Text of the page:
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Astros looking for Bregman to take next step in 2017
By KRISTIE RIEKEN
WEST PALM BEACH, Fla. (AP) Alex Bregman doesn't regret the difficult start to his major league career, when he went hitless in his first five games with the Houston Astros last July.
"I'm happy it happened," he said.
The second overall pick in the 2015 draft explains that he can now look back and appreciate what happened because he was able to work his way out of it.
"I'm really happy that I struggled at first and figured out how to get out of that little slump that way," he said. "In the future, I know that I can do it and I'm confident when those times come."
Bregman said the turnaround began when manager A.J. Hinch sat him down in the dugout before the last game of a three-game series in Detroit and told him he was moving him up to the second spot in the batting order, where he'd grown accustomed to hitting in the minors.
The change worked, and Bregman collected his first hit that day. A week later, he notched his first multi-hit game by getting three hits, finally pushing his average over .100.
"It just took a little bit of weight off my shoulders seeing the confidence (Hinch) showed," Bregman said. "I got the first hit there and then I started to get into a little bit of a rhythm and my swing started to look more like it did when I was in the minor leagues and then the Texas series when we got home, I had a three-hit game and that kind of made me feel like part of the team, like I contributed to the team."
His big game against the Rangers was just the start of success in the majors for Bregman, who hit .333 in 18 games in Triple-A last season before being called up. He went on to hit .333 in August and .344 in September to put his bad start behind him and finished with a .264 average with eight homers and 34 RBIs in 49 games last year.
Bregman's turnaround impressed Hinch.
"It was pretty remarkable," he said. "A lot of these guys that are elite prospects they come up and they've never failed ... so the first taste of failure is always difficult for these guys. But I was proud of him that he never wavered. He never panicked. He never changed his belief in himself."
The Astros are counting on Bregman to build on what he did last year and be their third baseman this season after Luis Valbuena signed with the Angels in the offseason. Valbuena started 81 games at third base last year before suffering a season-ending injury a day after Bregman was called up.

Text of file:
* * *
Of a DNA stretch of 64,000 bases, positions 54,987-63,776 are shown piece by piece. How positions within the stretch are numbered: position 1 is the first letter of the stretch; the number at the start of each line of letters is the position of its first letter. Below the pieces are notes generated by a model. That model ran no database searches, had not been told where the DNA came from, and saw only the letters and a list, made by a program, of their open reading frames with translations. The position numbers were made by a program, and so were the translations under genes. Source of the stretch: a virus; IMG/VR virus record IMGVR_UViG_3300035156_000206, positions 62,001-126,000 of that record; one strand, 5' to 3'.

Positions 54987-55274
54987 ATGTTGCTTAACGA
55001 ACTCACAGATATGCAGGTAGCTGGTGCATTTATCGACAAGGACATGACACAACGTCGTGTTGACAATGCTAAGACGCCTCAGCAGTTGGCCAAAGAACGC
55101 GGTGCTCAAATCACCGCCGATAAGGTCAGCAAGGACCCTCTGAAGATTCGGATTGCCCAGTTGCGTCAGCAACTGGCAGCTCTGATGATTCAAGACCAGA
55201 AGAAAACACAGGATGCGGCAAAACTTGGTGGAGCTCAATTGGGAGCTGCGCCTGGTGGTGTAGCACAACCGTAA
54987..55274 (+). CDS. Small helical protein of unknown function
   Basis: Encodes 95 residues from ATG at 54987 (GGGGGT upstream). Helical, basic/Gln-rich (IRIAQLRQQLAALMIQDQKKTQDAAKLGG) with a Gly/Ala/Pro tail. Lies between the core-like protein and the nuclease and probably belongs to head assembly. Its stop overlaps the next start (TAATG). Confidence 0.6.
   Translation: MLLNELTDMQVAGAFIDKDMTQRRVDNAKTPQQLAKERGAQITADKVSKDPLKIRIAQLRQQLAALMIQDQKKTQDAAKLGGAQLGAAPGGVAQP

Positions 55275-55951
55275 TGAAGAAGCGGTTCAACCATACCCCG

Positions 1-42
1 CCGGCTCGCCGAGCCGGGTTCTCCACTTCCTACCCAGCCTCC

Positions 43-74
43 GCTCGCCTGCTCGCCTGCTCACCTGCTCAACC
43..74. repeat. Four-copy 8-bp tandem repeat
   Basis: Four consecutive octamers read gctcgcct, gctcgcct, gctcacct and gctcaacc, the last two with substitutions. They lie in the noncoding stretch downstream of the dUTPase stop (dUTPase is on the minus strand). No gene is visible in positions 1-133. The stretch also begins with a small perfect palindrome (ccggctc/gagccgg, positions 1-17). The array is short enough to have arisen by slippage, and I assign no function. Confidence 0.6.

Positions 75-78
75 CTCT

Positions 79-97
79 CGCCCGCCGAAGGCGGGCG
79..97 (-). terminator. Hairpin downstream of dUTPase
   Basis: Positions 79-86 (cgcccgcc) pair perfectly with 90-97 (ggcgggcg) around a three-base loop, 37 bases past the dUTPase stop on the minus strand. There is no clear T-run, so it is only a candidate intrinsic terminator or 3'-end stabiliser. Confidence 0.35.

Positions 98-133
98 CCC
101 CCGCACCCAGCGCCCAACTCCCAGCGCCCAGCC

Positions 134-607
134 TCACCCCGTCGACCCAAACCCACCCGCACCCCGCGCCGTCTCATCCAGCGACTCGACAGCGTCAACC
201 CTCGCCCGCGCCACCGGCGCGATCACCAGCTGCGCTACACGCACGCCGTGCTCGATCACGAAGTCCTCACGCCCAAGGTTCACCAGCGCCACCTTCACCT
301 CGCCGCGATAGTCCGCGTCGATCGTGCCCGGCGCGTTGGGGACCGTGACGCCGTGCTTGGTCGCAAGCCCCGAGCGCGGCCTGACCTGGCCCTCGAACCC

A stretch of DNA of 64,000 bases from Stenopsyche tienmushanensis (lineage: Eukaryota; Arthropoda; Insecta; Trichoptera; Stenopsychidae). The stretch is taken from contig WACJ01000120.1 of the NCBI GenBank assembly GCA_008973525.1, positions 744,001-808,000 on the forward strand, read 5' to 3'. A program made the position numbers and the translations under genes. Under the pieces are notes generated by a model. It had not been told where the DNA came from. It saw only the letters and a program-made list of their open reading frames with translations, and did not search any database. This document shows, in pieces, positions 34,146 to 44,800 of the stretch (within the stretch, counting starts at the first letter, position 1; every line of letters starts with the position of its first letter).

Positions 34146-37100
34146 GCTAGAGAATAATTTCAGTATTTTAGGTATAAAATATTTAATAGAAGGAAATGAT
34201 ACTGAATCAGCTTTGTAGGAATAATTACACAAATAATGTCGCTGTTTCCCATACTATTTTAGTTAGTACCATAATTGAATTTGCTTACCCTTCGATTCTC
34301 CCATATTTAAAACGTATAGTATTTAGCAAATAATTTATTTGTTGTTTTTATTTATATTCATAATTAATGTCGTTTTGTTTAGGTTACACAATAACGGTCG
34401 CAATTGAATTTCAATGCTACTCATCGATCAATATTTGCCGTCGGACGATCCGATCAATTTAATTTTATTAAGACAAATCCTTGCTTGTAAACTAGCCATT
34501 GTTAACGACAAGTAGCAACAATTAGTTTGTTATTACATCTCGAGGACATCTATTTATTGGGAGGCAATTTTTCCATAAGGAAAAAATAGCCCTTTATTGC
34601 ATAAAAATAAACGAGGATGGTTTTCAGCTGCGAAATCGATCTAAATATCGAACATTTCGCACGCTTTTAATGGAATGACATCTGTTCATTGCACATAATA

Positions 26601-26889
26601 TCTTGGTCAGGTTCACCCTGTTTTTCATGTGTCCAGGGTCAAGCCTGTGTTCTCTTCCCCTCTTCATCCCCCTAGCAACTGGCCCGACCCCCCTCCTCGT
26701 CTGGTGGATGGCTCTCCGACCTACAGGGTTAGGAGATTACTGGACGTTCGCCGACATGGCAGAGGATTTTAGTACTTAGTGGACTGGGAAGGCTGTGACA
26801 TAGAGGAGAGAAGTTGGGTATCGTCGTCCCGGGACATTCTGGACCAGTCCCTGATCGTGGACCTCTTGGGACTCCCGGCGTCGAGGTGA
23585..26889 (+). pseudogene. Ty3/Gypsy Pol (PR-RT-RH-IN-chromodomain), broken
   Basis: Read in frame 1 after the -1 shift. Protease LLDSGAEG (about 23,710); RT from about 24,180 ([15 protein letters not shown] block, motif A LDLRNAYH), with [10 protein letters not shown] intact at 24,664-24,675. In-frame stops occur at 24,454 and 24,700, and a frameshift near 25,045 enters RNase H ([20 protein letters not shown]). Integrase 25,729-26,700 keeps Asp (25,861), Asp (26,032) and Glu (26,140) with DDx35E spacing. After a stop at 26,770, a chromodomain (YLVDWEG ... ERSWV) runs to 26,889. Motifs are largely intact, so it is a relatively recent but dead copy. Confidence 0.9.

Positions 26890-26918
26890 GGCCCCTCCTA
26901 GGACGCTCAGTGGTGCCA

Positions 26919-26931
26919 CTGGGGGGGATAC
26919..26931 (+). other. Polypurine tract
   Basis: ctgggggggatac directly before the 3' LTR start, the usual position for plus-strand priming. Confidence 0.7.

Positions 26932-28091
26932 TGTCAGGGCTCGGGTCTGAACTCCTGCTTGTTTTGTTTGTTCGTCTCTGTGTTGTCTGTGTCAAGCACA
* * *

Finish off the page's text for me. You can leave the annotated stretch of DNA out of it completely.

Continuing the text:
"There's a hunger for him," Hinch said. "I never worry about him wanting to be better or doing what it takes to be better. It's quite the opposite, I think he's going to absorb and soak up everything. But generalized steps forward in every area are really what he's going to be trying to do."
His hardworking nature was on display during the first week of camp when almost every other position player was either in the clubhouse getting dressed or already gone for the day when Bregman was still working on his hitting.
Nearly 30 minutes later, with the clubhouse all but empty, Bregman came plodding in, carrying his bats and sweating profusely from the Florida sun.
"I've just got a lot of work still to do," he said moments after that, his breath still a bit labored from his workout. "I've got to get a lot better in every aspect of the game and looking forward to working to doing that."
The 22-year-old, who starred at LSU before he was drafted, has set many goals for himself this season but prefers to keep the specifics of those private. But he did share some broad thoughts on what he wants to accomplish this season.
"I'm going to strive to be the best player I can be this year and win games and hopefully win in the playoffs and bring home Houston's first (World Series title)," he said.
Updated February 20, 2017